Indeed, Krashen’s ominous warnings have now come to pass: the segregated SEI mandate has produced ugly linguistic, academic, and socioemotional consequences; DLLs are still taking longer than a year to achieve reclassification (despite the law’s supporters unrealistically promising that the SEI program would not “exceed one year”); the “achievement” gap is not closing; and too many reclassified DLLs continue to struggle. Instead, there is now an unprecedented opportunity gap — young DLLs are being shut out of valuable academic and biliteracy development experiences.

And so, writing seventeen years later, I wonder, like so many others, why when we know what we know, do we not take corrective actions? Is this the legacy Arizona wants to leave for future generations? When did the best interests of all our youth, particularly those most in need, fall off the education policymaking agenda?

To summarize the work of Arizona’s own Richard Ruiz, we need to shift our perspective from viewing the home languages of DLLs as a problem to be remedied — and replaced — with English to viewing minority languages as resources to be nourished and developed alongside English. This is important not only because prohibiting DLLs from enrolling in dual immersion programs is unethical, but also because it contradicts a long line of research establishing the benefits of dual immersion programs for DLLs. 

If we are interested in truly improving academic, social, and long term post-secondary outcomes for DLLs, Arizona would be wise to follow the lead of the numerous states across the country (e.g. Utah, Texas, North Carolina, Illinois, New Mexico, and Delaware to name a few) where multilingual educational models are being adopted as one important way to address the academic needs of DLLs. A report put out by the U.S. Department of Education highlights the continued growth and key characteristics of dual immersion programs across the country. Arizona, however, is only mentioned briefly as one of two states with explicit policies restricting DLL access to dual immersion education.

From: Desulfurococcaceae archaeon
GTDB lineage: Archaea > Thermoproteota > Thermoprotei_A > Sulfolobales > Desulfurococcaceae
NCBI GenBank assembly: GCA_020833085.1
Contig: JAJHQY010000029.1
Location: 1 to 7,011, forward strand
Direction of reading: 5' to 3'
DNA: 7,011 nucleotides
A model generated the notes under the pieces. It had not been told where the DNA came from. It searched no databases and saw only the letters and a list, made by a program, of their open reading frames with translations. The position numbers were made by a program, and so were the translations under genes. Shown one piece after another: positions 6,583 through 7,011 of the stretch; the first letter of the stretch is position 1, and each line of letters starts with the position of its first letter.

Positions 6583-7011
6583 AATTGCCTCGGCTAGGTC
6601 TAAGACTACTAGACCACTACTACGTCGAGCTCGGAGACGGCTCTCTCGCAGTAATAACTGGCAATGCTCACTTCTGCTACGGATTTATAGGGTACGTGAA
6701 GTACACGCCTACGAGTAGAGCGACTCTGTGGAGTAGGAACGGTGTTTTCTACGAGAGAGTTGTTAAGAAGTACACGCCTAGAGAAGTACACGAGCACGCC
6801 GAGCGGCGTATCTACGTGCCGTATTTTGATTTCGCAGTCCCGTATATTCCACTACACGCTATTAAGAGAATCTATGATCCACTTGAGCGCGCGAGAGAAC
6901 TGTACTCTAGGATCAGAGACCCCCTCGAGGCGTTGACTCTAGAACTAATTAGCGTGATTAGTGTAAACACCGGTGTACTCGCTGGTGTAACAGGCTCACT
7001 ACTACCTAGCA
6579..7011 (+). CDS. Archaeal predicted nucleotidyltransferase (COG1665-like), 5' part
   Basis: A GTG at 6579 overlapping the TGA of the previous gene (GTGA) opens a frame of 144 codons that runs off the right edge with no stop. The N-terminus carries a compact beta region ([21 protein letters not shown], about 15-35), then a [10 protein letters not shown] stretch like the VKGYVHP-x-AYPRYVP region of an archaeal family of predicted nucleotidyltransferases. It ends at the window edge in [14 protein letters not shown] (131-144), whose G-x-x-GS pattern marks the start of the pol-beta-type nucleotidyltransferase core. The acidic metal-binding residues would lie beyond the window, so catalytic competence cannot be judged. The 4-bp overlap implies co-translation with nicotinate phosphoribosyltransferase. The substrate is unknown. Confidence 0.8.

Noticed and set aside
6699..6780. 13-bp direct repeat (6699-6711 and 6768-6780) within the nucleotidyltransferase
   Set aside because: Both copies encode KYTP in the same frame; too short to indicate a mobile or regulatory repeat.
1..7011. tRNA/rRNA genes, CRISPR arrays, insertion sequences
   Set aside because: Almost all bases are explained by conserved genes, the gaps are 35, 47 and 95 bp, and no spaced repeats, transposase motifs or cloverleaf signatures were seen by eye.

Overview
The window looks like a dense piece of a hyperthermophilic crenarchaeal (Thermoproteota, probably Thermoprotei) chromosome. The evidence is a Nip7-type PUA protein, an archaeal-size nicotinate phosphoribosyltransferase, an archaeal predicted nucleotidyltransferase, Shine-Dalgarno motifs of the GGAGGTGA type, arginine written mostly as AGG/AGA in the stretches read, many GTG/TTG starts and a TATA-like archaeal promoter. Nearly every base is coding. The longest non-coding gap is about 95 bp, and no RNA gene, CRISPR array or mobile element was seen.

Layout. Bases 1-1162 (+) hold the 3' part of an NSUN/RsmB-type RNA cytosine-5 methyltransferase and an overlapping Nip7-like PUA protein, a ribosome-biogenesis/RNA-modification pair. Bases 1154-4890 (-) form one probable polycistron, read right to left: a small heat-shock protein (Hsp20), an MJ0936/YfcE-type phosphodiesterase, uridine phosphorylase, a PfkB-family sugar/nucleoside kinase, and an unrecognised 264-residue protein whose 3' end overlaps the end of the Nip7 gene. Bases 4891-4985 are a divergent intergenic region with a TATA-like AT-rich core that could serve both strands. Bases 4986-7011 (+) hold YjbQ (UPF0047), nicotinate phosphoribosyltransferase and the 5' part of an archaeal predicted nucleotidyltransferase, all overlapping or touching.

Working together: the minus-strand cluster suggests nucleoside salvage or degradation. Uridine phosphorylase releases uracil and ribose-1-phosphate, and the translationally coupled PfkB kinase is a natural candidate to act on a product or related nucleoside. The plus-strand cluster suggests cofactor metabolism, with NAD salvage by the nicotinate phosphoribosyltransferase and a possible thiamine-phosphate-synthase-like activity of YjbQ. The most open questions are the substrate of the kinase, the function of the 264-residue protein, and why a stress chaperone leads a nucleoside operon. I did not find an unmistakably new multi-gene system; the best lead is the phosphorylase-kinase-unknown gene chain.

Our neighbors to the west and north continue to expand dual language immersion opportunities for DLLs and mainstream students alike. Last fall, California successfully replaced a nearly identical draconian SEI law with the California Multilingual Education Act of 2016. In doing so, they eliminated barriers to bilingual education and granted schools the flexibility needed to choose the best instructional models for their students. In Arizona, research indicates that educators desire freedom to choose dual immersion and other more flexible instructional models rooted in best practices for DLLs.

It is time for Arizona policymakers to value the voices of multilingual families and the expertise of educators who work with DLLs on a daily basis. SEI as codified and enforced is cheating Arizona’s DLLs of the “equal educational opportunities” they are guaranteed under federal law and has rendered our DLLs as the forgotten victims of political and ideological wars of nearly twenty years ago. Arizona is currently stuck in the past while our DLLs wait for action from their apathetic, and seemingly disinterested legislature. Preparing our youth for the multicultural and multilingual world of the future will require a shift in perspective — one that embraces Arizona’s young DLLs as a valuable resource, rather than a problem. 

Author:

Evelyn C. Baca is a doctoral candidate in the Mary Lou Fulton Teachers College at Arizona State University.